Emerging-market stocks advanced for the first time in six days as U.S. Federal Reserve Chairman Ben S. Bernanke said he would not rule out further measures to boost the economy.
The MSCI Emerging Markets Index (MXEF) rose 0.3 percent to 947.33, trimming its loss this month to 0.5 percent. Share gauges in Poland, Hungary and Turkey advanced more than 1 percent. Brazil’s Bovespa index slid for a third day as Centrais Eletricas Brasileiras SA (ELET6) fell the most in three months. Russian stocks retreated for a third day as OAO Lukoil, the nation’s second-largest oil producer, reported a drop in second-quarter profit.
Bernanke said additional asset purchases are an option as policy makers consider further steps to bring down an unemployment rate of more than 8 percent that he called a “grave concern,” in a speech to central bankers in Jackson Hole, Wyoming today. Spain delayed making a decision on seeking a European Union bailout for its banks while unemployment in the euro area rose to a record in July. The European central bank, led by Mario Draghi, will hold its next meeting on Sept. 6 in Frankfurt.
“The reading of the market is that there is a probability that there will be further stimulus from the Fed,” said Michael Ganske, head of emerging-market research at Commerzbank AG in London. “Investors are trying to read out every statement about possible support and that’s the reason for the rally in the equity market. In addition, the market is expecting ECB to be more detailed about their support for the region when they meet next week.”
EM ETF Gains
The iShares MSCI Emerging Markets Index exchange-traded fund, the ETF tracking developing-nation shares, increased 1 percent. The Chicago Board Options Exchange Emerging Markets ETF (EEM) Volatility Index, a measure of options prices on the fund and expectations of price swings, slid 2.6 percent.
The Bovespa dropped 0.3 percent. Eletrobras, as Brazil’s largest power utility is known, tumbled 8.2 percent after Banco Itau BBA SA cut its ratings on utility stocks. Poland’s WIG 20 Index of stocks climbed 1.4 percent while Hungary’s BUX Index added 1.1 percent. Turkey’s ISE National 100 Index gained 1.8 percent.
Bernanke, speaking two weeks before the next meeting of the Federal Open Market Committee, repeated its last statement that the central bank “will provide additional policy accommodation as needed” to spur growth. Two rounds of large-scale asset purchases totaling $2.3 trillion have so far failed to reduce the jobless rate below 8 percent more than three years into the recovery.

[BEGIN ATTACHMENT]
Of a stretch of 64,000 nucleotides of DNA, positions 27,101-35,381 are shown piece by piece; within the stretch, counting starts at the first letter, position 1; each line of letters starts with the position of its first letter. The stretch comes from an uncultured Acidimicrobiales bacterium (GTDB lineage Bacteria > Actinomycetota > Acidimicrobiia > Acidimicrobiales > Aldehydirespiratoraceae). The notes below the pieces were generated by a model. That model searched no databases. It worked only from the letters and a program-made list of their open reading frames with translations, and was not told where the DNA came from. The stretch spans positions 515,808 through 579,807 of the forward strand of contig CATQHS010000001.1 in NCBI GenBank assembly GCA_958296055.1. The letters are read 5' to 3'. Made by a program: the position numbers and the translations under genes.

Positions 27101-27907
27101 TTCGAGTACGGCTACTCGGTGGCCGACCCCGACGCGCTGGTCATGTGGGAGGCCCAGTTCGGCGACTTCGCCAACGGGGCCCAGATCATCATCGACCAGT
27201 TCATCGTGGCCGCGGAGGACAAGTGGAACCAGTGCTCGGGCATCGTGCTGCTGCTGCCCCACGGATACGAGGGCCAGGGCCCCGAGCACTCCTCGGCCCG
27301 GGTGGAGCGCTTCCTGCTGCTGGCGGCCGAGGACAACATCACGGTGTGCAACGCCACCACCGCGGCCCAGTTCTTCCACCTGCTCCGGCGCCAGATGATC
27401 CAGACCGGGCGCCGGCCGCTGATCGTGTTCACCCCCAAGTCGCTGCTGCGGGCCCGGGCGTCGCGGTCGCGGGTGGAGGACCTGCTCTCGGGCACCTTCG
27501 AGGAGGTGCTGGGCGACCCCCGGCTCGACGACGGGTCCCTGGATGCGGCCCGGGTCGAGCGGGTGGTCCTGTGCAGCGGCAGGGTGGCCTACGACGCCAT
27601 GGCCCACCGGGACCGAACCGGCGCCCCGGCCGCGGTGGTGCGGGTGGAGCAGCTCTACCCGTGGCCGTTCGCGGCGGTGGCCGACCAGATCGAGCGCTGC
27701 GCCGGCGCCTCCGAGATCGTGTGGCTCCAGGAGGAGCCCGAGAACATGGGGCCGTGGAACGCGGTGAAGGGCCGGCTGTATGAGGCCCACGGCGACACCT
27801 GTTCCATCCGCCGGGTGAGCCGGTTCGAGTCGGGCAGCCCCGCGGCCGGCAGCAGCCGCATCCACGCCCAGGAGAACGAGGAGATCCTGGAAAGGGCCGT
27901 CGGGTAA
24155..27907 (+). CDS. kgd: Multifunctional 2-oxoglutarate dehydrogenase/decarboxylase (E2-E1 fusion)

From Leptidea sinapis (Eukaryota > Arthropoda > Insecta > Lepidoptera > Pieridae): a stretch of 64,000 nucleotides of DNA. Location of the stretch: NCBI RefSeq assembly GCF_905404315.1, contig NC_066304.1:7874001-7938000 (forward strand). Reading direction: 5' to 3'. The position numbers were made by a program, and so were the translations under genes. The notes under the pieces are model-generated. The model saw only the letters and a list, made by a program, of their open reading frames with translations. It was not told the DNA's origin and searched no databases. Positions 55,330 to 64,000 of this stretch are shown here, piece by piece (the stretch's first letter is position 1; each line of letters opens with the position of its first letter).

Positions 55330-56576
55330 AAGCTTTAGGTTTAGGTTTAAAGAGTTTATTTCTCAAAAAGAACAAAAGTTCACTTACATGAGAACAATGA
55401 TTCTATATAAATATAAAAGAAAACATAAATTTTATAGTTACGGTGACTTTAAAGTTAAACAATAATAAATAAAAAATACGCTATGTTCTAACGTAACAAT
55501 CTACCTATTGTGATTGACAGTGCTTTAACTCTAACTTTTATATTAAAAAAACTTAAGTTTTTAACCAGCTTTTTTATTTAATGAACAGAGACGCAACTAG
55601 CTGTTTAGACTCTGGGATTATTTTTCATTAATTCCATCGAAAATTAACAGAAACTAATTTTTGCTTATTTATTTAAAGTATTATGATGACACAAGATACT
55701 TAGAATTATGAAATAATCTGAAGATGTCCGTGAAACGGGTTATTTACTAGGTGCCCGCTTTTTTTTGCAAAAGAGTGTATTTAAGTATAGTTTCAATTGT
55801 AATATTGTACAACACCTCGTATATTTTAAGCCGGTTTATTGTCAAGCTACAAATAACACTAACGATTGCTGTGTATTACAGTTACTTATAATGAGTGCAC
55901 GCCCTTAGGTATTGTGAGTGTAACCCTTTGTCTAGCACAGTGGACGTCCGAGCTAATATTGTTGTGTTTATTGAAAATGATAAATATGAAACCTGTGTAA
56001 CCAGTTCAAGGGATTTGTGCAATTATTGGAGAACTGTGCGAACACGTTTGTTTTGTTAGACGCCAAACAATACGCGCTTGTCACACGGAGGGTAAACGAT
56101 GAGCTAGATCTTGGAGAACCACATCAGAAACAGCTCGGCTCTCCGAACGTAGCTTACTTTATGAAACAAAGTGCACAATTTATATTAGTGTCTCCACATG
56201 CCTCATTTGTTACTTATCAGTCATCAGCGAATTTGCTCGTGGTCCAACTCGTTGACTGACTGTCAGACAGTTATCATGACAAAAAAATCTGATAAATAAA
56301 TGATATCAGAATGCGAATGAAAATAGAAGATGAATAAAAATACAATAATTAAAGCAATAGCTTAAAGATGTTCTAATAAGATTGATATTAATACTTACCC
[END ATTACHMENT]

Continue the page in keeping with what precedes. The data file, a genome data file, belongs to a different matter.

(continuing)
The developing nations’ gauge has advanced 3.4 percent this year, trailing an 8.2 percent jump by the MSCI World Index of developed nations. The emerging-markets index trades at 10.8 times estimated earnings, compared with 13 for the MSCI World, data compiled by Bloomberg show.
Russia’s Micex Index retreated 0.5 percent. Lukoil dropped 2 percent after saying profit fell 69 percent in the second quarter, missing analyst estimates, as oil prices declined faster than export taxes.
China Shipping Container Lines Co. (2866) slumped to a nine-month low in Hong Kong as BOCOM International Holdings Co. cut its stock estimate after the company reported a wider first-half loss this week. South Korea’s STX Pan Ocean Co. fell 4.7 percent after a measure of commodity shipping costs dropped to a six- month low. Samsung Electronics Co. (005930) rose 1.5 percent in Seoul after a Tokyo judge ruled the company’s smartphones and a tablet computer didn’t infringe on an Apple Inc. patent.
“While many agree that the worst phase of economic slowdown has passed, we’re still not seeing a clear recovery trend, with companies reporting slower profits,” Chu Moon Sung, a Seoul-based fund manager at Shinhan BNP Paribas Asset Management Co., which oversees about $28 billion, said by phone. “Hopes for more measures in the U.S. are still valid.”
The Hang Seng China Enterprises Index (VXEEM) of Chinese companies traded in Hong Kong dropped 0.7 percent to its lowest since July 26, as Macquarie Group Ltd. downgraded Chinese equities to neutral from overweight. The Shanghai Composite Index (SHCOMP) slipped 0.3 percent, capping a fourth straight month of losses. Malaysia is closed for a holiday.
Macquarie cut China equities to neutral, saying in a report dated yesterday that early economic and financial stability seen during the second quarter are being replaced by “disturbingly wide-seen weakness” in the economy. A neutral rating implies investors should hold the same proportion of Chinese shares as are represented in benchmark indexes.
The extra yield investors demand to own emerging-market debt over U.S. Treasuries increased 1 basis point to 318, according to JPMorgan Chase & Co.’s EMBI Global Index.